Celebrity chef Gordon Ramsay has received considerable backlash over the price of fish and chips at his new restaurant in The Savoy hotel, with customers dismayed at the apparent portion size and prohibitive cost of the classic British dish.
Gordon Ramsay’s new venture, The River Restaurant, which is situated inside The Savoy hotel in London, is receiving backlash from prospective visitors after they learned of the cost of a plate of fish and chips.
The River Restaurant is described as a “beautifully classic, yet stylish and relaxed all-day dining restaurant”.
Ramsay, a Michelin-starred chef who has become one of the most famous faces in the cuisine around the world, has received criticism over his restaurant prices in the past, though his new venture has seemingly caused particular ire, perhaps due to its inclusion of the classic British dish at a seemingly high price.
According to a sample menu on the restaurant’s website, “cider-battered gurnard, minted peas, warm tartare sauce” will set you back £24.50.
And that’s without chips, described here as a side order of “Koffmann’s fries”, which will cost you another £7, bringing the grand total to £31.50.
Customers were seemingly dismayed by the prices, taking to the comments section of Ramsay’s Instagram to express their dissatisfaction.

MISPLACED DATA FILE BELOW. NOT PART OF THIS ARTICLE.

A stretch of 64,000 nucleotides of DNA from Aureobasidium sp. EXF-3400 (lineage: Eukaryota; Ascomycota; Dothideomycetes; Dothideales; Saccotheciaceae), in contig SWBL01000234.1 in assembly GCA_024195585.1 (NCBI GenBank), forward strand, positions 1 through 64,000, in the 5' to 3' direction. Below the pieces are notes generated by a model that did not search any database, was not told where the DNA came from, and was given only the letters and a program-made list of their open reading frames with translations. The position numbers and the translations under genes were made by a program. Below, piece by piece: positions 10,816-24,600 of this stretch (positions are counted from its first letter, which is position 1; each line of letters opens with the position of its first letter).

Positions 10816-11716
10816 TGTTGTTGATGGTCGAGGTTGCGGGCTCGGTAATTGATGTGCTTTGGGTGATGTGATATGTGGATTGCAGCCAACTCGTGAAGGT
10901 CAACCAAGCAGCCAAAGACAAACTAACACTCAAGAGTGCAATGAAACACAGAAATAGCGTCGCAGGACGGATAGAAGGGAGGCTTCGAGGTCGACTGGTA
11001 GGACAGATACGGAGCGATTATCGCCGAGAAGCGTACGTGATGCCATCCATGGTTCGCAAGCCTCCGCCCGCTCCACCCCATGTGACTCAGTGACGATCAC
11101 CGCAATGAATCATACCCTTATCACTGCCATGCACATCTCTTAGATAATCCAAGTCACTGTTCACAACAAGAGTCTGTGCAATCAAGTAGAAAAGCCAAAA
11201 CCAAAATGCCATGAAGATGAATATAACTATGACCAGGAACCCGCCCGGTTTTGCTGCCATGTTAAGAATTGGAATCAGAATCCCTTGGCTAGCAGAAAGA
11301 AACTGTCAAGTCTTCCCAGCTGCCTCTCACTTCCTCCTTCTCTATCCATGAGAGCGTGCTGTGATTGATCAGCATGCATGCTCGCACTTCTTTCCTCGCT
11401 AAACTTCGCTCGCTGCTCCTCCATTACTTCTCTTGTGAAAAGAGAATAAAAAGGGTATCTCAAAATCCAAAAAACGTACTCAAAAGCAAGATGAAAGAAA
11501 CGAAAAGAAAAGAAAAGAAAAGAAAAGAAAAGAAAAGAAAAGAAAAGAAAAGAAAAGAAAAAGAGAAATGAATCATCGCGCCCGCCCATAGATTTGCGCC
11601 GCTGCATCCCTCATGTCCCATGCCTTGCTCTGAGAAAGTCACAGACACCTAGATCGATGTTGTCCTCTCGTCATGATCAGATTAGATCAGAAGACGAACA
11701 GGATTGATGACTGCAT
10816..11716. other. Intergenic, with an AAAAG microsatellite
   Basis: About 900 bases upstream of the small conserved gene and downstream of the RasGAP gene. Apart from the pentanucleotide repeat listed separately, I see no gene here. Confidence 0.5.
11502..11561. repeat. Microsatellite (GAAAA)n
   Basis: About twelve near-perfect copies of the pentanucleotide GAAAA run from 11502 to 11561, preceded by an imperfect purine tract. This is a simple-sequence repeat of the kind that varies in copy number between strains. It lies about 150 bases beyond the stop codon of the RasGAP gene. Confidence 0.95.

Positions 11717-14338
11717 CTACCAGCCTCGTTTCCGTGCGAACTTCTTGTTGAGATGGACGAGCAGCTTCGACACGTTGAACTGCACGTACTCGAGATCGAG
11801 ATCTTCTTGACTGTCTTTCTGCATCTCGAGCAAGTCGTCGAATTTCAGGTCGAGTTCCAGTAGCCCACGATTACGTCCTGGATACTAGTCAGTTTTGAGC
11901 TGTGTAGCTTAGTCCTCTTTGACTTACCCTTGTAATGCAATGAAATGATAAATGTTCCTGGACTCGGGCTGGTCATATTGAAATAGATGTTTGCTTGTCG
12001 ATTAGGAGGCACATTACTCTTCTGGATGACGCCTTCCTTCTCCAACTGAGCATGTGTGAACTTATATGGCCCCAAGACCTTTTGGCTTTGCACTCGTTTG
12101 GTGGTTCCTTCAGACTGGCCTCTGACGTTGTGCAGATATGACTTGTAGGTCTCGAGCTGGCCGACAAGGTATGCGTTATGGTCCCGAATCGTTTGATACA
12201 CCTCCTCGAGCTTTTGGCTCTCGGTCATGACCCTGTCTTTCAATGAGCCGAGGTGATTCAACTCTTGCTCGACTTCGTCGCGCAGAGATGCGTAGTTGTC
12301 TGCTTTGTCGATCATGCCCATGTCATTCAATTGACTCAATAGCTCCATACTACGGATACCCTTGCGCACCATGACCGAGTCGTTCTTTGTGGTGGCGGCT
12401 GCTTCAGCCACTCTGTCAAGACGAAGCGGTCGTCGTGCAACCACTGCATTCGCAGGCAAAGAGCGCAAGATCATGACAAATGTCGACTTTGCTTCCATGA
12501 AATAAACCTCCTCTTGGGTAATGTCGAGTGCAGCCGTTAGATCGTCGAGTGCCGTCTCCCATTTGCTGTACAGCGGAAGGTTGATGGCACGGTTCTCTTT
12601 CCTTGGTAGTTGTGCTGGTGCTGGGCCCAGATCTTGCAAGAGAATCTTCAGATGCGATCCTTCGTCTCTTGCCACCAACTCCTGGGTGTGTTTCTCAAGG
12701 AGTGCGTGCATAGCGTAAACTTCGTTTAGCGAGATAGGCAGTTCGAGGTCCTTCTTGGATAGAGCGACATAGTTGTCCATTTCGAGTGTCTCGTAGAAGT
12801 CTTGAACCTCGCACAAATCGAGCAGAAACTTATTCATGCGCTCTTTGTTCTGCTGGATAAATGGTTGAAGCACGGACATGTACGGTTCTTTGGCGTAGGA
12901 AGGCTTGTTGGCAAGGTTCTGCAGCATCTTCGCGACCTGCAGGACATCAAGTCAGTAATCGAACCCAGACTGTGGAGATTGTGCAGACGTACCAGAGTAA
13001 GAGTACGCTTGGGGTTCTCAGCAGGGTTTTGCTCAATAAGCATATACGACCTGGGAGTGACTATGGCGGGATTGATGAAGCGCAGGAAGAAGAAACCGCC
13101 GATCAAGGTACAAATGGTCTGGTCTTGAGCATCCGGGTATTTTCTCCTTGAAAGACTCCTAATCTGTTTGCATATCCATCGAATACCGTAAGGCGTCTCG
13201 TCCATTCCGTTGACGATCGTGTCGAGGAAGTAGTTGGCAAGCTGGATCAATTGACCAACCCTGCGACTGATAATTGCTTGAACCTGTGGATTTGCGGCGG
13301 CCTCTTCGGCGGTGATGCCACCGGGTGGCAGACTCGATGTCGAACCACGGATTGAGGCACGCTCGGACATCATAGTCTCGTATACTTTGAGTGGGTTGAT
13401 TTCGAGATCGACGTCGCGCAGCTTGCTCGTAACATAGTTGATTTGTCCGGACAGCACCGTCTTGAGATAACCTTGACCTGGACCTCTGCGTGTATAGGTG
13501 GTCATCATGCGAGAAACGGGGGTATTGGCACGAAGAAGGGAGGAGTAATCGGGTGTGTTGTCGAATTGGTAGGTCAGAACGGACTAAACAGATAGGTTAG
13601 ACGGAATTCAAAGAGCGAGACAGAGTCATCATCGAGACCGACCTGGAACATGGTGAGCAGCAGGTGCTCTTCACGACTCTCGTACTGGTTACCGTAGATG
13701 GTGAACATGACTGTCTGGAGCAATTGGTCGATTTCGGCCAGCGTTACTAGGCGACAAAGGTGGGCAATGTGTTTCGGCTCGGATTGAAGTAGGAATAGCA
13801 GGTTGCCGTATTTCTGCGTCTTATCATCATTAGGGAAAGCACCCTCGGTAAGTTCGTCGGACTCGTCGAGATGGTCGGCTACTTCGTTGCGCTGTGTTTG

“£25 for that fish!! Rip off, I could eat for a week for that,” one disgruntled commenter wrote, while another joked, “I have some McCain oven chips in the freezer,” seemingly commenting on the lack of fries on offer.
“£25 pound for fish and chips. Sounds like you can buy that new Ferrari soon Gordon,” a third commenter added.
What’s your view on the prices? Can one justify charging £31.50 for fish and chips in the right setting and quality, or is it a stretch too far?
Meanwhile, Gordon Ramsay is expanding his range of hard seltzers across the United States.
Hell’s Seltzer, which is comes in four Hell’s Kitchen-inspired flavours including: Berry Inferno, Knicker Twist, Mean Green and That’s Forked, will now be available in: New York/New Jersey; Massachusetts; Rhode Island; North Carolina; Virginia; Michigan; Illinois; Arizona; Missouri; Colorado and Nevada.